Neurology / Neuroscience

Musical training may improve attention

Having had several years of musical training may yield some unexpected cognitive benefits. A new study suggests that musical training may improve a person’s ability to focus and tune out distractions.
pianists playing live
Years of musical training may have some surprising cognitive benefits.

The benefits of music for the human brain are numerous.

Some studies have suggested that musical training improves blood flow in brain areas involved in language processing.

More recent research has shown that listening to music may even “motivate” the brain to learn by stimulating neural networks associated with reward processing.

Now, a new study suggests that musical training may also have an effect on attentional control. Researchers led by Paulo Barraza, Ph.D. — from the Center for Advanced Research in Education at the University of Chile in Santiago — examined the link between musical training and attention.

The scientists published their findings in the journal Heliyon.

Studying musical training and attention

In their paper, Barraza and colleagues explain that the brain’s attentional system consists of three subsystems, each with their own “anatomically distinct neural network.”

These three subsystems correspond to the “alerting, orienting, and executive control networks.”

The alerting brain network keeps us ready for action. The orienting network helps us distinguish between relevant and irrelevant sensory information and helps us switch focus. The executive control network helps us block out distracting information and is also involved in “top-down attentional control.”

For their study, the researchers asked 18 professional musicians and 18 nonmusical participants to take a standard attentional network test. The musicians were trained pianists who had been practicing music for 12 years.

As part of the test, the participants had to look at various images that quickly flashed before their eyes.

The team measured the participants’ reactive behavior by measuring how long it took for them to respond to the image changes. A longer reaction time indicated less efficient attentional control.

On average, the trained musicians scored 43.84 milliseconds (ms) for the alerting subsystem, 43.70 ms for the orienting one, and 53.83 for the executive network.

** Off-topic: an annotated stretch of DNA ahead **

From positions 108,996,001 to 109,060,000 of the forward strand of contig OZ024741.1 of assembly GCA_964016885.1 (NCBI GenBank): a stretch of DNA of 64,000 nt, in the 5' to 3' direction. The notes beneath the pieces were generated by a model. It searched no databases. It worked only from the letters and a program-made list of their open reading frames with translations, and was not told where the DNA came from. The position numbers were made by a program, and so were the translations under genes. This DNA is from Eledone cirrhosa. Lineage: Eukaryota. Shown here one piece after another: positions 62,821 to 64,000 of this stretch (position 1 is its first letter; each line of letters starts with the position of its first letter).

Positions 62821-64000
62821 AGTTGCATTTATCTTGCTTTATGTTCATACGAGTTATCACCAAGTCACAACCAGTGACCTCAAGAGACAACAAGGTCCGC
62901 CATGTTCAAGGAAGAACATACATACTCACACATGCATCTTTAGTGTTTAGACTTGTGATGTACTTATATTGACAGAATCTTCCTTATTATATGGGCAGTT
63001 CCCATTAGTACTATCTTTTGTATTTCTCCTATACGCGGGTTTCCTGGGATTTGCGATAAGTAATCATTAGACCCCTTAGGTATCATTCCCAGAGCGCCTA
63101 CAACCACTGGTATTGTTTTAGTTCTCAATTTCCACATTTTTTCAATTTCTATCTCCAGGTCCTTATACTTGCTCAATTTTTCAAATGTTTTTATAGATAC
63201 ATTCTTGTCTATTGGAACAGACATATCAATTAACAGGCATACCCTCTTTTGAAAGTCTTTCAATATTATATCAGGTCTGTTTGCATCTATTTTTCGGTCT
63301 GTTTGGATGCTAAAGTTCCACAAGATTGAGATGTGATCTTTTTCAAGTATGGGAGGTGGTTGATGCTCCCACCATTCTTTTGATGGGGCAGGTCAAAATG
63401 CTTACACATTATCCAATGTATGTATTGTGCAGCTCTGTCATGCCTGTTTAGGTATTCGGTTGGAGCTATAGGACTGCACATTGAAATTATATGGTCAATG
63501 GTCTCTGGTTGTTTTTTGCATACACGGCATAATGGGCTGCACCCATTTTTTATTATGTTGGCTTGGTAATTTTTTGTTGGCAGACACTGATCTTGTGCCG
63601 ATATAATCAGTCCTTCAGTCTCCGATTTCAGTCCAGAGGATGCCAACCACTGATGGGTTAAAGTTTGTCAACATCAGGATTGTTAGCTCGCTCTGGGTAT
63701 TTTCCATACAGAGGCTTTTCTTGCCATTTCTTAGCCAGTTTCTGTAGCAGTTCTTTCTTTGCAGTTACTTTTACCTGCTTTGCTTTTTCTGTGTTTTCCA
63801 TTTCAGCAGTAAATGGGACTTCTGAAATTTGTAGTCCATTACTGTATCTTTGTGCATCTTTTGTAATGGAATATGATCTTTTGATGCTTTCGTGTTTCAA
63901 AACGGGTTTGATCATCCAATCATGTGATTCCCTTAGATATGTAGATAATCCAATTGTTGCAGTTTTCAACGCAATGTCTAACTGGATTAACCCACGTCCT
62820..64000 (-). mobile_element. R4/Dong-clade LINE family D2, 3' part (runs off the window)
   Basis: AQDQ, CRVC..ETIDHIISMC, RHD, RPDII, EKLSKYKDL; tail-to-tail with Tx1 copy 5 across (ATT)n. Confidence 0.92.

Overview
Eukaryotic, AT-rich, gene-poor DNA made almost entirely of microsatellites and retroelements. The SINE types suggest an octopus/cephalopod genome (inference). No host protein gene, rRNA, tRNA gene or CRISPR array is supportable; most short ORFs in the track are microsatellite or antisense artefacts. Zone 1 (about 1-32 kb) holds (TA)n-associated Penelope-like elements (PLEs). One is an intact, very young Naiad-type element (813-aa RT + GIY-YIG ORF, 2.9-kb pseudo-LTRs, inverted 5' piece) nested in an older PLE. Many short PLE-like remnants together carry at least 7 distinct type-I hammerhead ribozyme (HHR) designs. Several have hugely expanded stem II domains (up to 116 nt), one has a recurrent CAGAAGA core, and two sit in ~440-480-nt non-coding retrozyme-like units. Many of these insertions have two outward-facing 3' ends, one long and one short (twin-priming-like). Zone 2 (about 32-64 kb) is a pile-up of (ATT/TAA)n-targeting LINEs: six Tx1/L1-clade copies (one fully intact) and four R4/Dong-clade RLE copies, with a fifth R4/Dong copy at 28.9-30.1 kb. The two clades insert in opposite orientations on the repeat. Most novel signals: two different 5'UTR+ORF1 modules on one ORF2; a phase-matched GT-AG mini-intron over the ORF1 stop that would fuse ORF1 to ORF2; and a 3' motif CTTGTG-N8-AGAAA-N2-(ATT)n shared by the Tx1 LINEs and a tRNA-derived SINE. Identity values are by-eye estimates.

By comparison, nonmusicians scored 41.98 ms, 51.56 ms, and 87.19 ms, respectively. Importantly, attentional control improved proportionally with the number of years in musical training the participants had.

“Our findings,” Barraza points out, “demonstrate greater inhibitory attentional control abilities in musicians than nonmusicians.”

He goes on, “Professional musicians are able to more quickly and accurately respond to and focus on what is important to perform a task, and more effectively filter out incongruent and irrelevant stimuli than nonmusicians. In addition, the advantages are enhanced with increased years of training.”

The scientists also explain that their findings add to the mounting evidence that musical training boosts “extra-musical” cognitive skills.

Study co-author David Medina, from the Department of Music at the Metropolitan University of Educational Sciences in Santiago, Chile, also comments on the results.

He says, “Our findings of the relationship between musical training and improvement of attentional skills could be useful in clinical or educational fields.”

“For instance,” he adds, “in strengthening the ability of [people with attention deficit hyperactivity disorder] to manage distractions or the development of school programs encouraging the development of cognitive abilities through the deliberate practice of music.”

“Future longitudinal research should directly address these interpretations,” concludes Medina.

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